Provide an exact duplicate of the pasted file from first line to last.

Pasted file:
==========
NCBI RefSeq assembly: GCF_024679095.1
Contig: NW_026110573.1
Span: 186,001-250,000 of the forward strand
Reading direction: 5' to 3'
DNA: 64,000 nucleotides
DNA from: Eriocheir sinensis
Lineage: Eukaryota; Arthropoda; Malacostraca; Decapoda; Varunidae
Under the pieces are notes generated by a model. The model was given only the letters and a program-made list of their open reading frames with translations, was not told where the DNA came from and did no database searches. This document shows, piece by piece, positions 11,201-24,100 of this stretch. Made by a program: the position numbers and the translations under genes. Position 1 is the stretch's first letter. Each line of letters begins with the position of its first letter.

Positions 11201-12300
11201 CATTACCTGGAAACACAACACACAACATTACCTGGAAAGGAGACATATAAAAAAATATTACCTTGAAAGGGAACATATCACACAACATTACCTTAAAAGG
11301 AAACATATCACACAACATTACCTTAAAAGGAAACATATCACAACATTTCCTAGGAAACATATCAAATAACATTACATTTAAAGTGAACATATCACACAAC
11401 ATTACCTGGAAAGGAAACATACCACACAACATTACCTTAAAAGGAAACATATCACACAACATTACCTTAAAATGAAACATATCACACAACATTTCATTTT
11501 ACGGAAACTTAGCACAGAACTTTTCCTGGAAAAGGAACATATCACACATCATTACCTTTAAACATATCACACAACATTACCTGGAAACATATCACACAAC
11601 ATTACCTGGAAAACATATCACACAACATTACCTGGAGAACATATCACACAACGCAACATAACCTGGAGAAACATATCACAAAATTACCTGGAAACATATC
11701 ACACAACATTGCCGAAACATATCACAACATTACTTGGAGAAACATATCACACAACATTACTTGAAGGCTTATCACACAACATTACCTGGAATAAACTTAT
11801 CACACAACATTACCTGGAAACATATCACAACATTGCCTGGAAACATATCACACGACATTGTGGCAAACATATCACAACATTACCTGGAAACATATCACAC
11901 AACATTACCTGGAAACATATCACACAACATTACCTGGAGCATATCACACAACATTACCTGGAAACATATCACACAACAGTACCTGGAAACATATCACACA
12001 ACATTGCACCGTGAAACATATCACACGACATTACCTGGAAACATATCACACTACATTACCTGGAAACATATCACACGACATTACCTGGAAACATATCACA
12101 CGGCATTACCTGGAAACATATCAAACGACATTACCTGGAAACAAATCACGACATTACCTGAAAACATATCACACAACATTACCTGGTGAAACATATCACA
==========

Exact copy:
NCBI RefSeq assembly: GCF_024679095.1
Contig: NW_026110573.1
Span: 186,001-250,000 of the forward strand
Reading direction: 5' to 3'
DNA: 64,000 nucleotides
DNA from: Eriocheir sinensis
Lineage: Eukaryota; Arthropoda; Malacostraca; Decapoda; Varunidae
Under the pieces are notes generated by a model. The model was given only the letters and a program-made list of their open reading frames with translations, was not told where the DNA came from and did no database searches. This document shows, piece by piece, positions 11,201-24,100 of this stretch. Made by a program: the position numbers and the translations under genes. Position 1 is the stretch's first letter. Each line of letters begins with the position of its first letter.

Positions 11201-12300
11201 CATTACCTGGAAACACAACACACAACATTACCTGGAAAGGAGACATATAAAAAAATATTACCTTGAAAGGGAACATATCACACAACATTACCTTAAAAGG
11301 AAACATATCACACAACATTACCTTAAAAGGAAACATATCACAACATTTCCTAGGAAACATATCAAATAACATTACATTTAAAGTGAACATATCACACAAC
11401 ATTACCTGGAAAGGAAACATACCACACAACATTACCTTAAAAGGAAACATATCACACAACATTACCTTAAAATGAAACATATCACACAACATTTCATTTT
11501 ACGGAAACTTAGCACAGAACTTTTCCTGGAAAAGGAACATATCACACATCATTACCTTTAAACATATCACACAACATTACCTGGAAACATATCACACAAC
11601 ATTACCTGGAAAACATATCACACAACATTACCTGGAGAACATATCACACAACGCAACATAACCTGGAGAAACATATCACAAAATTACCTGGAAACATATC
11701 ACACAACATTGCCGAAACATATCACAACATTACTTGGAGAAACATATCACACAACATTACTTGAAGGCTTATCACACAACATTACCTGGAATAAACTTAT
11801 CACACAACATTACCTGGAAACATATCACAACATTGCCTGGAAACATATCACACGACATTGTGGCAAACATATCACAACATTACCTGGAAACATATCACAC
11901 AACATTACCTGGAAACATATCACACAACATTACCTGGAGCATATCACACAACATTACCTGGAAACATATCACACAACAGTACCTGGAAACATATCACACA
12001 ACATTGCACCGTGAAACATATCACACGACATTACCTGGAAACATATCACACTACATTACCTGGAAACATATCACACGACATTACCTGGAAACATATCACA
12101 CGGCATTACCTGGAAACATATCAAACGACATTACCTGGAAACAAATCACGACATTACCTGAAAACATATCACACAACATTACCTGGTGAAACATATCACA